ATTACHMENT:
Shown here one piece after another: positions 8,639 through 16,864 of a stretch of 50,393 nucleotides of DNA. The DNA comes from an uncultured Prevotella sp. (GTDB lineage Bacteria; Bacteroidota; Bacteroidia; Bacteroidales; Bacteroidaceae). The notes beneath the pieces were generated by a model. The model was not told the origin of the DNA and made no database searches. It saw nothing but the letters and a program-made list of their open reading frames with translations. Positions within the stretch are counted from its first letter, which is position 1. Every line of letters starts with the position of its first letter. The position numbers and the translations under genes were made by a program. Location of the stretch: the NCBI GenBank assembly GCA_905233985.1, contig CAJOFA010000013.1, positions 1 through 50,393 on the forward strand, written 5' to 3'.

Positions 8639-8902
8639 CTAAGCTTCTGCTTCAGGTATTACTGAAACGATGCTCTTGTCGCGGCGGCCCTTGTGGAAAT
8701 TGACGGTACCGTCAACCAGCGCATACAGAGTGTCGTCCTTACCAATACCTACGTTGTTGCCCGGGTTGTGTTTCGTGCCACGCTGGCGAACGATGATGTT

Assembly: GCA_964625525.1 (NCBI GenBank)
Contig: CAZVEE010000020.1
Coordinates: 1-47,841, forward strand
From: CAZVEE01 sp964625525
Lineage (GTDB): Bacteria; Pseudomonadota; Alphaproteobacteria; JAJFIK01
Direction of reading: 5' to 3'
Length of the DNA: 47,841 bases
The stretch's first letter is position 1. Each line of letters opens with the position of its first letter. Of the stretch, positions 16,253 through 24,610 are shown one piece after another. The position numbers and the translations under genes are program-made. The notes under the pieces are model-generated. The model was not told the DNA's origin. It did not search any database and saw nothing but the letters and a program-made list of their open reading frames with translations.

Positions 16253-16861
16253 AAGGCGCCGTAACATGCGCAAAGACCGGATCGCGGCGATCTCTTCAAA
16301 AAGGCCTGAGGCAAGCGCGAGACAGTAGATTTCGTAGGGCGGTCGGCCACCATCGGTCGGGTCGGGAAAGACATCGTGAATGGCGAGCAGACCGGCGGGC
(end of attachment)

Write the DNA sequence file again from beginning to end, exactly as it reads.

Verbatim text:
Shown here one piece after another: positions 8,639 through 16,864 of a stretch of 50,393 nucleotides of DNA. The DNA comes from an uncultured Prevotella sp. (GTDB lineage Bacteria; Bacteroidota; Bacteroidia; Bacteroidales; Bacteroidaceae). The notes beneath the pieces were generated by a model. The model was not told the origin of the DNA and made no database searches. It saw nothing but the letters and a program-made list of their open reading frames with translations. Positions within the stretch are counted from its first letter, which is position 1. Every line of letters starts with the position of its first letter. The position numbers and the translations under genes were made by a program. Location of the stretch: the NCBI GenBank assembly GCA_905233985.1, contig CAJOFA010000013.1, positions 1 through 50,393 on the forward strand, written 5' to 3'.

Positions 8639-8902
8639 CTAAGCTTCTGCTTCAGGTATTACTGAAACGATGCTCTTGTCGCGGCGGCCCTTGTGGAAAT
8701 TGACGGTACCGTCAACCAGCGCATACAGAGTGTCGTCCTTACCAATACCTACGTTGTTGCCCGGGTTGTGTTTCGTGCCACGCTGGCGAACGATGATGTT

Assembly: GCA_964625525.1 (NCBI GenBank)
Contig: CAZVEE010000020.1
Coordinates: 1-47,841, forward strand
From: CAZVEE01 sp964625525
Lineage (GTDB): Bacteria; Pseudomonadota; Alphaproteobacteria; JAJFIK01
Direction of reading: 5' to 3'
Length of the DNA: 47,841 bases
The stretch's first letter is position 1. Each line of letters opens with the position of its first letter. Of the stretch, positions 16,253 through 24,610 are shown one piece after another. The position numbers and the translations under genes are program-made. The notes under the pieces are model-generated. The model was not told the DNA's origin. It did not search any database and saw nothing but the letters and a program-made list of their open reading frames with translations.

Positions 16253-16861
16253 AAGGCGCCGTAACATGCGCAAAGACCGGATCGCGGCGATCTCTTCAAA
16301 AAGGCCTGAGGCAAGCGCGAGACAGTAGATTTCGTAGGGCGGTCGGCCACCATCGGTCGGGTCGGGAAAGACATCGTGAATGGCGAGCAGACCGGCGGGC